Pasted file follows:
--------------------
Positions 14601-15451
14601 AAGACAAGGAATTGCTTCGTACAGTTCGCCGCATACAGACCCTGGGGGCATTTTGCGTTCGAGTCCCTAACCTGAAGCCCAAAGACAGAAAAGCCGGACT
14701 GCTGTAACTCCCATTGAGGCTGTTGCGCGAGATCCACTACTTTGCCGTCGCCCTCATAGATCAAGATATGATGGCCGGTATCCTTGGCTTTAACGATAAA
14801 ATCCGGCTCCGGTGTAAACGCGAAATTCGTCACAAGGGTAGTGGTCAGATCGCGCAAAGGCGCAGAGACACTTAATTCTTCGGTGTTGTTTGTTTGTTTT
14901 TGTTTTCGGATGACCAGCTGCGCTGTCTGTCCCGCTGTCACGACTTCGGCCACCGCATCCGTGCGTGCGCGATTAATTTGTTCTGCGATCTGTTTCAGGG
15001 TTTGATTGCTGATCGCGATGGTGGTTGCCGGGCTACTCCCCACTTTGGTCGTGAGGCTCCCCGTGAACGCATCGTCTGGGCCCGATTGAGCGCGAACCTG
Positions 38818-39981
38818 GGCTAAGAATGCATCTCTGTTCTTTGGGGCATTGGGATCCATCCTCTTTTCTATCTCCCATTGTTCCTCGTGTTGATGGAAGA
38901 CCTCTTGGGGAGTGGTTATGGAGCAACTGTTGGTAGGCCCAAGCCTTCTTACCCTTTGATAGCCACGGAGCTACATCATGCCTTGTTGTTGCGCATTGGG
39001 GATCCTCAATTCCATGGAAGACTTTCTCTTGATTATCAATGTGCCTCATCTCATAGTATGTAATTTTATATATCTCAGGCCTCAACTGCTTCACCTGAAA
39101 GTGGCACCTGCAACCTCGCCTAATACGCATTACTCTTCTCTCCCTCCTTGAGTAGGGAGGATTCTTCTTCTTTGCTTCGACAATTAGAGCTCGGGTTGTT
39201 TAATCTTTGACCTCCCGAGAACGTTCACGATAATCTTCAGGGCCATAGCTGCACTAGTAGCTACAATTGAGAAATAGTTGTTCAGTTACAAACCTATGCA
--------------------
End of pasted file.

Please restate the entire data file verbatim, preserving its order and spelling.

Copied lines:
Positions 14601-15451
14601 AAGACAAGGAATTGCTTCGTACAGTTCGCCGCATACAGACCCTGGGGGCATTTTGCGTTCGAGTCCCTAACCTGAAGCCCAAAGACAGAAAAGCCGGACT
14701 GCTGTAACTCCCATTGAGGCTGTTGCGCGAGATCCACTACTTTGCCGTCGCCCTCATAGATCAAGATATGATGGCCGGTATCCTTGGCTTTAACGATAAA
14801 ATCCGGCTCCGGTGTAAACGCGAAATTCGTCACAAGGGTAGTGGTCAGATCGCGCAAAGGCGCAGAGACACTTAATTCTTCGGTGTTGTTTGTTTGTTTT
14901 TGTTTTCGGATGACCAGCTGCGCTGTCTGTCCCGCTGTCACGACTTCGGCCACCGCATCCGTGCGTGCGCGATTAATTTGTTCTGCGATCTGTTTCAGGG
15001 TTTGATTGCTGATCGCGATGGTGGTTGCCGGGCTACTCCCCACTTTGGTCGTGAGGCTCCCCGTGAACGCATCGTCTGGGCCCGATTGAGCGCGAACCTG
Positions 38818-39981
38818 GGCTAAGAATGCATCTCTGTTCTTTGGGGCATTGGGATCCATCCTCTTTTCTATCTCCCATTGTTCCTCGTGTTGATGGAAGA
38901 CCTCTTGGGGAGTGGTTATGGAGCAACTGTTGGTAGGCCCAAGCCTTCTTACCCTTTGATAGCCACGGAGCTACATCATGCCTTGTTGTTGCGCATTGGG
39001 GATCCTCAATTCCATGGAAGACTTTCTCTTGATTATCAATGTGCCTCATCTCATAGTATGTAATTTTATATATCTCAGGCCTCAACTGCTTCACCTGAAA
39101 GTGGCACCTGCAACCTCGCCTAATACGCATTACTCTTCTCTCCCTCCTTGAGTAGGGAGGATTCTTCTTCTTTGCTTCGACAATTAGAGCTCGGGTTGTT
39201 TAATCTTTGACCTCCCGAGAACGTTCACGATAATCTTCAGGGCCATAGCTGCACTAGTAGCTACAATTGAGAAATAGTTGTTCAGTTACAAACCTATGCA